Shifting from a scientific perspective, we can now look into the area of history, a subject that will forever be a mystery. History exists thanks to language and memory. Without these two ways of knowing, a person’s personal knowledge could not become a historical shared one. Language has fostered the creation of historical knowledge and has solidified it to spread across nations and through time. Every country’s memory allowed its own story to develop and become important to the population. We must keep in mind that evidence is a significant factor making up history. The past can only be known to an extent and we study its traces rather than the events themselves. We can ask ourselves the following knowledge question: Do historical events really ever have closures? 

A claim to this question is that humans seek to determine the true nature of their identities with greater confidence by referring to knowledge in history. By travelling back in time, we have a better sense perception of today’s reality that shapes our respective futures. My grandfather has always told me the story of my ancestors. Although Genghis-Khan had approximately 70 children, knowing that he is present on my genealogy tree unravels a big part of my family history. Memory enabled my family to preserve the origins, offering a better understanding to our roots. Personal relationships in the ethics of memory are why we ought to remember. In fact, that is why my curiosity for my family’s past tends to develop further. We might think that learning about our history makes us more appreciative and makes us doubt our past less. But surprisingly, there is a counter claim to this statement: finding out more does lead us to question what the deeper truth to our past may be. The world is so large, and there are so many complexities in its features. It will always hide secrets from humanity. For example, we know that three views blame the emergence of the Cold War on different countries. The revisionist view states that USA and UK are the primary causes of conflict. It was a leftist reaction that blames the emergence on historical US expansionism and fear of communism. Meanwhile the orthodox view places responsibility on USSR and its expansion into Eastern Europe. Finally, the post-revisionist view is the latest response to both views and blames both sides. (Mamaux). Having parents that lived in Kazakhstan USSR, at home I was always exposed to a strong pro-USSR view. While writing an essay on the roots of the Cold War before 1945, I realized that balancing arguments and views was challenging. With divided outlooks, more doubt on whom to blame took surface. Having studied in an international school, I was taught how to be more open-minded to different opinions and sources. Learning and looking at the causes from a broader perspective allowed me to change my opinion. It is a clear example of how knowledge and understanding have led me to shifting my world view. Language allowed my personal knowledge to alter thanks to the shared one. Language is power, it creates opinions and relations with historical values. It shaped our world and what we believe in today. Even by basing research on primary and secondary sources, history is full of fallible eyewitness testimonies, whose perceptions and memories alter throughout time and can depend on cultural backgrounds and interests. We seem to be confident about our knowledge on the history of human life when our knowledge is filtered through eyes of historians and pass a number of steps to establish the « truth ». Bias leads to a distorted picture of events, once again giving rise to doubt. Although we need to unravel the hidden secrets in order to find ourselves, there is a path of acceptance that needs to be taken to reach a true feeling of confidence.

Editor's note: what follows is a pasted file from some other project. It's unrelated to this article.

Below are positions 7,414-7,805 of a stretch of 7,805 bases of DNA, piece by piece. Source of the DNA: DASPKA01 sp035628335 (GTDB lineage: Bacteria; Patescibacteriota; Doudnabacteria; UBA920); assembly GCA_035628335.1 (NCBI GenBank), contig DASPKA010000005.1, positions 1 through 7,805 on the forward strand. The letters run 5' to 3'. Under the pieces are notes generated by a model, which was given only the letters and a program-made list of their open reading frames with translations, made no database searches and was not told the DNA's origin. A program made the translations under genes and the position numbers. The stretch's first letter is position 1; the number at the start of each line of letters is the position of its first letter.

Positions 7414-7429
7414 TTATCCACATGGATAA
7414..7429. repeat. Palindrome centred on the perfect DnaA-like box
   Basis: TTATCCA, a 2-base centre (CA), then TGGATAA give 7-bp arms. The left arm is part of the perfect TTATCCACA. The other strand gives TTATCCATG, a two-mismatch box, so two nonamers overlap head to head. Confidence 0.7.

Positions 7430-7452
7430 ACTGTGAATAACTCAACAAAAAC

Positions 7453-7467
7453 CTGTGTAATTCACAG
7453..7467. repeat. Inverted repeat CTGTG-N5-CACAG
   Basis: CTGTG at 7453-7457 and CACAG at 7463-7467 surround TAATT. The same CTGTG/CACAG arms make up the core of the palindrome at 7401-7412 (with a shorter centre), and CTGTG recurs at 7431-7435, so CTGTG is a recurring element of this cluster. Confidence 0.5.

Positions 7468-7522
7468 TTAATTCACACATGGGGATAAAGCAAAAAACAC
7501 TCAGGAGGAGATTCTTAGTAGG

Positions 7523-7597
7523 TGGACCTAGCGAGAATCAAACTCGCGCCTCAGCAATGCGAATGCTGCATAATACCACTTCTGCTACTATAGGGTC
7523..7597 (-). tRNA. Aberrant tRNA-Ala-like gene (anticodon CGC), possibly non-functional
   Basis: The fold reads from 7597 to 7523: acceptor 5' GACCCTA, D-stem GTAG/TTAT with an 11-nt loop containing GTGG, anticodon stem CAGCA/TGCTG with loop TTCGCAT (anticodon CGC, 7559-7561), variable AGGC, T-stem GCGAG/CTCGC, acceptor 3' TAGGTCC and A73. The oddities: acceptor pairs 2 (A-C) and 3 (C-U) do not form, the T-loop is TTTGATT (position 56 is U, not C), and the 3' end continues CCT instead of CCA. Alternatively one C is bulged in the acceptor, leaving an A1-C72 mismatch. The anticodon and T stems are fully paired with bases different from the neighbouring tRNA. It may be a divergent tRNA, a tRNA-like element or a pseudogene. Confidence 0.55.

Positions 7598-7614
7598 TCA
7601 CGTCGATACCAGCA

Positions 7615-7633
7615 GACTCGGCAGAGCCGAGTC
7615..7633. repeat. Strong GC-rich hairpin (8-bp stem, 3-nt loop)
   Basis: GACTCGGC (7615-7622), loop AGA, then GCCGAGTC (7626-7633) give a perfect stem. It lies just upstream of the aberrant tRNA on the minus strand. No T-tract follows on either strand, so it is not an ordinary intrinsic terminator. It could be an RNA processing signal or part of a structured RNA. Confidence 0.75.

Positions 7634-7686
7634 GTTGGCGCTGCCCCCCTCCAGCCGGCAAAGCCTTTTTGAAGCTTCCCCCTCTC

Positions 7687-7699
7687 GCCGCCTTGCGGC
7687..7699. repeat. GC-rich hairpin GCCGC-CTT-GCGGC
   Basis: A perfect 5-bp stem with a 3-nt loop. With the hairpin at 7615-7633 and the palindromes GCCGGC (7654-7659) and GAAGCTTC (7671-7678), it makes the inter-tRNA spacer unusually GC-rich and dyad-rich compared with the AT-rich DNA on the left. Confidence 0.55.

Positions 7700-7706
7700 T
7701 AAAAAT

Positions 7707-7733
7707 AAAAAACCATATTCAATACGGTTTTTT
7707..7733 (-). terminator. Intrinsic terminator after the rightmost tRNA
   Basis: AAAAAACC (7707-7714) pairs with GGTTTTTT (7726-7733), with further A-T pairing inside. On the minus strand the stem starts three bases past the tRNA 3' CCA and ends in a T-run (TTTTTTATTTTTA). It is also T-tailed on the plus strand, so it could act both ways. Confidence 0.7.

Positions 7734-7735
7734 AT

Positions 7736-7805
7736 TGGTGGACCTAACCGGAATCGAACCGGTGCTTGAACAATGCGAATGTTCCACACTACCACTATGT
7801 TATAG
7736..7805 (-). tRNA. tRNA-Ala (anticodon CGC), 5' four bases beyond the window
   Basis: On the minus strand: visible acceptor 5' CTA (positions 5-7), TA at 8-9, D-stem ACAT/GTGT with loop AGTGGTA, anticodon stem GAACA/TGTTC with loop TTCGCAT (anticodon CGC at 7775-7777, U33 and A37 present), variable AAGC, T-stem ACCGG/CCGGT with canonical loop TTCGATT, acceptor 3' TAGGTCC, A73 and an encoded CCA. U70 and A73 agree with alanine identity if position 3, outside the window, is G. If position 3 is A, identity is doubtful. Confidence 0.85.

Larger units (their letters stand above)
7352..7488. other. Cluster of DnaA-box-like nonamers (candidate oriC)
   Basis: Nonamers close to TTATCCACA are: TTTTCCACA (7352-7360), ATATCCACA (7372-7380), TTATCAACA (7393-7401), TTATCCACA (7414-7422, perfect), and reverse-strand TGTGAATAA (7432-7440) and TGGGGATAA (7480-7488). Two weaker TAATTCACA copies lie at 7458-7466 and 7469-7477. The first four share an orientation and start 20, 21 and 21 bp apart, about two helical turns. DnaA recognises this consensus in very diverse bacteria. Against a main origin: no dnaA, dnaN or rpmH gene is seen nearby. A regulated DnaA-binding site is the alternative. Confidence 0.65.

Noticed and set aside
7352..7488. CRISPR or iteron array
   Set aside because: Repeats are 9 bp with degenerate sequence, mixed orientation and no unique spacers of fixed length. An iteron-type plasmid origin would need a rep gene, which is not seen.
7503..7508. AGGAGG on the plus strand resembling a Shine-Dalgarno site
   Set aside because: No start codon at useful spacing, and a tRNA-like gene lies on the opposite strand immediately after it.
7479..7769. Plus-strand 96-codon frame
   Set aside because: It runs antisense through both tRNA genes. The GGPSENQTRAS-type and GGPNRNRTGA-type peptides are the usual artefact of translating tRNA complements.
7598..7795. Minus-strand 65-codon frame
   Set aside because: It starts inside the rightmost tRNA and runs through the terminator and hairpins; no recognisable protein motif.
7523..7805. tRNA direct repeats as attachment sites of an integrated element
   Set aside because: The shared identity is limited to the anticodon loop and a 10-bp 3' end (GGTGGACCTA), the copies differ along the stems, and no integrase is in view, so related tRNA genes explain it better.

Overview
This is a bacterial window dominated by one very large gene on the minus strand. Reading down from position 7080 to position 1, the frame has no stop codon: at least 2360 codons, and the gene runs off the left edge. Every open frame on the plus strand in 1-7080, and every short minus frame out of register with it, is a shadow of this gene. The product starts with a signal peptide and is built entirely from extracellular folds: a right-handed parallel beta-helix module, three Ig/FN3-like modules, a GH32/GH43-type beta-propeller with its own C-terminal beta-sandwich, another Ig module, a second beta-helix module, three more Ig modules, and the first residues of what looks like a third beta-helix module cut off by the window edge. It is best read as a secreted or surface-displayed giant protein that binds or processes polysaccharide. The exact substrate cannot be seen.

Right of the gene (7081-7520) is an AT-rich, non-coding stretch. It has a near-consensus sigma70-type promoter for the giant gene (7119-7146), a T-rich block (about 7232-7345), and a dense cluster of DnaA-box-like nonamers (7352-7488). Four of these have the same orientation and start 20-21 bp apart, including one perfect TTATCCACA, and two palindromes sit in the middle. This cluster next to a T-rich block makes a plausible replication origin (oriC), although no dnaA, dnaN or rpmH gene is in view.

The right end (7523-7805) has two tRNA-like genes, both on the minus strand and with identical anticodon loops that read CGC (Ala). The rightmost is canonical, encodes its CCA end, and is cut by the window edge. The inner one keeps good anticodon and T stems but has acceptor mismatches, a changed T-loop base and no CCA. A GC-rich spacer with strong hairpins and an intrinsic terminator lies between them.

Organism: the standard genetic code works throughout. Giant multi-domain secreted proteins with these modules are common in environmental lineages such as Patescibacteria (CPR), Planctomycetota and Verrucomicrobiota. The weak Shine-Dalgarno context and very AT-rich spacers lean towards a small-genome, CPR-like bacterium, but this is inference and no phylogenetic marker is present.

Doubt and confidence are closely related, which as demonstrated by the examples, can’t exist without one another. They come in to play when making influential decisions, making up reality and a sense to human life. Nevertheless, we may ask ourselves why we base such importance on areas with so many flaws? This questions the existence of knowledge in its entirety, since every person’s ways of knowing work differently. As Mark Twain once said: “All you need in this life is ignorance and confidence and then success is sure” (Twain). Humans love being right, however being wrong and having doubts is what keeps knowledge alive and developing. We can therefore assume that ignorance may at times be essential to shape our knowledge.

Andrews, Evan. "10 Things You May Not Know About Genghis Khan." HISTORY, 2014,

Butler, Nicholas Murray. "Nicholas Murray Butler > Quotes > Quotable Quote." Goodreads, about.

"How Much Of The Ocean Have We Explored?." National Ocean Service,

Lagemaat, Richard van de. Theory Of Knowledge. Cambridge, Cambridge University Press, 2016.

Mamaux, Alexis. The Cold War: Superpower Tensions And Rivalries. Oxford, Oxford University Press, 2015.

"New Discoveries." Ocean Portal,

"Oceans & Coasts." National Oceanic And Atmospheric

TED. "Life In The Deep Oceans."

Administration, 1998,

TED. "What We Tell Ourselves With Our Body Language: Amy Cuddy At Tedglobal 2012." 2012, 2012/.

Twain, Mark. Letter To Mrs Foote. 1887.


“We know with confidence only when we know little; with knowledge doubt increases” (adapted from JW von Goethe).